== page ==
Oliver Kazunga, Senior Business Journalist
ENTERPRISES have started to comply with the latest regulations on the use of foreign currencies while industry leaders are expected to meet with the government this week to deliberate on concerns arising from the new monetary policy regime.
The meeting is expected to weigh the implications of Statutory Instrument (SI) 127 from 2021, which was announced last week and requires companies to align the prices of goods and services with the official exchange rate. The new regulations penalize those on the wrong side of the law, including companies refusing to transact in the local dollar.
Zimbabwe Retail Confederation President Denford Mutashu said his association as well as the Ministry of Finance and Economic Development will host a breakfast tomorrow to deliberate on the impact of the new IS.
âCZR and the Ministry of Finance will host a joint breakfast on Wednesday in Harare before setting a date for Bulawayo and other centers.
“We will go to the market to explain the impact of the recently promulgated Statutory Instrument 127 of 2021,” he said yesterday.
âThe Deputy Minister of Finance (Clemence Chiduwa) will be the guest of honor at this event and the Governor of the Reserve Bank (Dr John Mangudya) will also come and try to explain the impact of the policy on business and monetary policy. the environment as well as the general public. “
The Director General of the Zimbabwe National Chamber of Commerce, Mr. Christopher Mugaga, and the President of the Zimbabwe Confederation of Industries, Mr. Henry Ruzvidzo, will also be present.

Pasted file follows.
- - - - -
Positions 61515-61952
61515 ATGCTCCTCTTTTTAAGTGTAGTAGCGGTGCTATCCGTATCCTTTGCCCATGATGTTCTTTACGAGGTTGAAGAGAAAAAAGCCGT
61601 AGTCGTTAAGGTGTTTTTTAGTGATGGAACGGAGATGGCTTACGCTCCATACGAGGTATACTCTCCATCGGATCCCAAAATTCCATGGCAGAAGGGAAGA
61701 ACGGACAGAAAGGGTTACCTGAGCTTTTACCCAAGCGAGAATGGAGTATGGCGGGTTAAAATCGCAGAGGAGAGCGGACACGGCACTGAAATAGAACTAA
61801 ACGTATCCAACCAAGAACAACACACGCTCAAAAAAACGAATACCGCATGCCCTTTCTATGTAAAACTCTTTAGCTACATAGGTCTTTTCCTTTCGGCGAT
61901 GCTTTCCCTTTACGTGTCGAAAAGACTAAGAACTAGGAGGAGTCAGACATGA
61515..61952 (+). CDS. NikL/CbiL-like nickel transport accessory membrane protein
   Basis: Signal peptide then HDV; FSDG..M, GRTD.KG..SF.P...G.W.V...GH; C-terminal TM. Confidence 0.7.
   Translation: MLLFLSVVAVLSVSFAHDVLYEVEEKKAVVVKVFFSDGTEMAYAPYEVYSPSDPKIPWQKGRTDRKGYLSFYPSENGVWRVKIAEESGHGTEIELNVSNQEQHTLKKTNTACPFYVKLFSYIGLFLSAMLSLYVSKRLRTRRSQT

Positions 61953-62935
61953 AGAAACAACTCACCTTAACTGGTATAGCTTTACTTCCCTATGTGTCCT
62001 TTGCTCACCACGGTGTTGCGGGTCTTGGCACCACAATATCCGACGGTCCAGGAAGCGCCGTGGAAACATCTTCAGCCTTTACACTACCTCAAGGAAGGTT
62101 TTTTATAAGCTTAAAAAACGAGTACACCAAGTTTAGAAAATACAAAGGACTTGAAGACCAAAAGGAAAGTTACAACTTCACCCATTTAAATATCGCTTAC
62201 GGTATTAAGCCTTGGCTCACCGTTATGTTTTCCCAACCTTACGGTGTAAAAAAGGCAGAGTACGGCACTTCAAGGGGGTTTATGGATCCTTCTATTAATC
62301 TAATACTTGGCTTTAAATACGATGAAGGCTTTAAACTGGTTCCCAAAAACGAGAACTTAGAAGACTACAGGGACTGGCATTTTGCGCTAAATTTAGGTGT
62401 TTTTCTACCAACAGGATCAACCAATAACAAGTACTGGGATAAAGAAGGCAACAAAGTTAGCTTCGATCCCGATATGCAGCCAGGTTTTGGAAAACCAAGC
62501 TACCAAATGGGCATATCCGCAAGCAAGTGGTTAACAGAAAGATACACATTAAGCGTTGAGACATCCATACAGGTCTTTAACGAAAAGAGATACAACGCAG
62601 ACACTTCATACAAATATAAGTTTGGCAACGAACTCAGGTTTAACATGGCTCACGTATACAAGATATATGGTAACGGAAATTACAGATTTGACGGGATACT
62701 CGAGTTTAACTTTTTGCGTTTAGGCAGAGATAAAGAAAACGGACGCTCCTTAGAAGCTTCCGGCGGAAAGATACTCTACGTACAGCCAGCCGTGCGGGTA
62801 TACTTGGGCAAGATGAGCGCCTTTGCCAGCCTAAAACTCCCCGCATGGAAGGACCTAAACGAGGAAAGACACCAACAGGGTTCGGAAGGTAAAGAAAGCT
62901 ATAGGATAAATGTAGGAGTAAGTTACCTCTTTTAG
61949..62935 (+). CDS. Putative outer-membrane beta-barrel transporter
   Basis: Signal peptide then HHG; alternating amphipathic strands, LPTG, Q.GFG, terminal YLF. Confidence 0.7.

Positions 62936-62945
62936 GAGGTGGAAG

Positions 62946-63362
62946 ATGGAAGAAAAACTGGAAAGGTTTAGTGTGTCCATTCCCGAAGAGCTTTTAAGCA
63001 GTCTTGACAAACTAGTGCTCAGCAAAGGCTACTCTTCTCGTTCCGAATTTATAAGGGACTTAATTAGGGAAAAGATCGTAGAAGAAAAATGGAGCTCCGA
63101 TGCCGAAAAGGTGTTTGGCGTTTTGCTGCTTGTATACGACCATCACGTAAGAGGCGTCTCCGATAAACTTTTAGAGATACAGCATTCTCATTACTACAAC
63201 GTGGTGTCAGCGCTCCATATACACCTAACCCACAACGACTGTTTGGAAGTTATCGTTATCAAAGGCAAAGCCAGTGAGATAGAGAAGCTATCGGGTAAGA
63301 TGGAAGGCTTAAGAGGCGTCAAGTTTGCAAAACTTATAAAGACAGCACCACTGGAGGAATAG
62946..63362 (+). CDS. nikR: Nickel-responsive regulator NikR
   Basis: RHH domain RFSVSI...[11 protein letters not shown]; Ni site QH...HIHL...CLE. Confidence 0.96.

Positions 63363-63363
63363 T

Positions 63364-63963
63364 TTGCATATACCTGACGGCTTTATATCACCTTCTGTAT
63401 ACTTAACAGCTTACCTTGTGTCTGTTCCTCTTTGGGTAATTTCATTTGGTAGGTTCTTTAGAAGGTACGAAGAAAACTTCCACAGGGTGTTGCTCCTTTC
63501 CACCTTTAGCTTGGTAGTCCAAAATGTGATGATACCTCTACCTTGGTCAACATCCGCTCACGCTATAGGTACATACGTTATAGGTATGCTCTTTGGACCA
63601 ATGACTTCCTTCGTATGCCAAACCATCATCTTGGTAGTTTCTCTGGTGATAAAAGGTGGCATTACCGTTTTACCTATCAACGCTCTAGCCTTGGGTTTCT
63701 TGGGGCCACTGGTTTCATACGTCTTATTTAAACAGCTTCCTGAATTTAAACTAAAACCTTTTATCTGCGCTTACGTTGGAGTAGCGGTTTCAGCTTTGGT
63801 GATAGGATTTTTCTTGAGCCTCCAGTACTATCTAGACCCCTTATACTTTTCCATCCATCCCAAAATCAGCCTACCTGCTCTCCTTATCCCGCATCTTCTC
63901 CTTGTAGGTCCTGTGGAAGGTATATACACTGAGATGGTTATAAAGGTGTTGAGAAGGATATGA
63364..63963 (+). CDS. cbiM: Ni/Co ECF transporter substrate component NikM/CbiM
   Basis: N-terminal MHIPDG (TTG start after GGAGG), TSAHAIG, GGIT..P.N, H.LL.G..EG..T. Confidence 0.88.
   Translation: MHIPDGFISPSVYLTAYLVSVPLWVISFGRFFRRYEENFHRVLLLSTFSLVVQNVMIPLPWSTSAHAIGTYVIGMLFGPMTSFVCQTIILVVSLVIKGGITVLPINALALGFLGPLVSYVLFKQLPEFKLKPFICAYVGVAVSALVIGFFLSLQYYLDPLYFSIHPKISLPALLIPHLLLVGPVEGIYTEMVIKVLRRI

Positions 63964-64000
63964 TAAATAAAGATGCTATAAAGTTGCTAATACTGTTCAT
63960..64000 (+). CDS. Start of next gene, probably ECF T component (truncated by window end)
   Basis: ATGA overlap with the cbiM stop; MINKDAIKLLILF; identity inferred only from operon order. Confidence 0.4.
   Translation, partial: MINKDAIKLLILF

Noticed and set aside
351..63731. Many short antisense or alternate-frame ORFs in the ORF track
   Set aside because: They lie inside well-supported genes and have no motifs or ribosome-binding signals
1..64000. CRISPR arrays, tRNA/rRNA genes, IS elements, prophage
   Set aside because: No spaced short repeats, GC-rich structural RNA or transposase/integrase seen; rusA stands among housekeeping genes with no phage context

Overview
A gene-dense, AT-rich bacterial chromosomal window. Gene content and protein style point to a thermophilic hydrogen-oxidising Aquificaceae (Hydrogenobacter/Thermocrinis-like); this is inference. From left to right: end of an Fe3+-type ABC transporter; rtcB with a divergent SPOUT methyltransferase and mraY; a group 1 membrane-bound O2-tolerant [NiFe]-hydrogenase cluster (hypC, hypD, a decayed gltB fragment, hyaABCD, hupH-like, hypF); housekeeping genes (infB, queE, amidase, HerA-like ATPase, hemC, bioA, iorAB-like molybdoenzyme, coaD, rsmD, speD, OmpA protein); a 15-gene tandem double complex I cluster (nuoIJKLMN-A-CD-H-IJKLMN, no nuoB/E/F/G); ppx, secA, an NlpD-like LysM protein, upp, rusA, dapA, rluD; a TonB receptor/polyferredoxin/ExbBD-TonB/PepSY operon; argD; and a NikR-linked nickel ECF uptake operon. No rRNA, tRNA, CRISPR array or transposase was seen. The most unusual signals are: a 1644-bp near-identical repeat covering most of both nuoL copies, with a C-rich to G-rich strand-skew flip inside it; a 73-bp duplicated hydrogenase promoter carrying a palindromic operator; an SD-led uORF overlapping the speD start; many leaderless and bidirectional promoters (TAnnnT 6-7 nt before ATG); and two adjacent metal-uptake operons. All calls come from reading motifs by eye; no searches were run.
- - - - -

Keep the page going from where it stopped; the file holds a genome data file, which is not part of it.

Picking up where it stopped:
Following the publication of the SI, some companies and retailers have expressed reservations, arguing that the new regulations could frustrate the business mood. However, a survey carried out by this newspaper in the Central Business District of Bulawayo yesterday showed that businesses such as gas stations, hardware and retailers now accept all forms of payment.
âManagement has instructed us to accept the US dollar while the matter is resolved. Maybe after two or three weeks a decision would have been made to accept or reject the United States, âsaid one of the employees at the OK branch Jason Moyo in Bulawayo. The retailer had temporarily suspended foreign exchange trading after the announcement.
The investigation showed that some of the companies used the official exchange rate which was set at 1 USD: 84.71 while others always set their prices above the official rate.
Despite benefiting from the forex auction platform, monetary authorities have expressed concern that companies are offering prices above the official exchange rate. Those who operate in the informal sector, a majority of them refuse local dollar transactions in favor of forex and would levy heavy premiums on those who use Zim-dollar cash or electronic money.
According to Statutory Instrument 127 of the Presidential Powers of 2021 (Temporary Measures), companies that abuse foreign currency obtained in the foreign currency auction trading system will be heavily penalized.
Under the new regulations, businesses will be fined $ 50,000 or the currency equivalent for refusing to accept payment in local currency at the official exchange rate. Financial institutions whose customers do not follow the regulations will also be fined.
Since its introduction last year in June, the weekly Foreign Currency Auction Trading has received broad support from the private sector and is credited with stabilizing the exchange rate, which has led to the price discovery. – @okazunga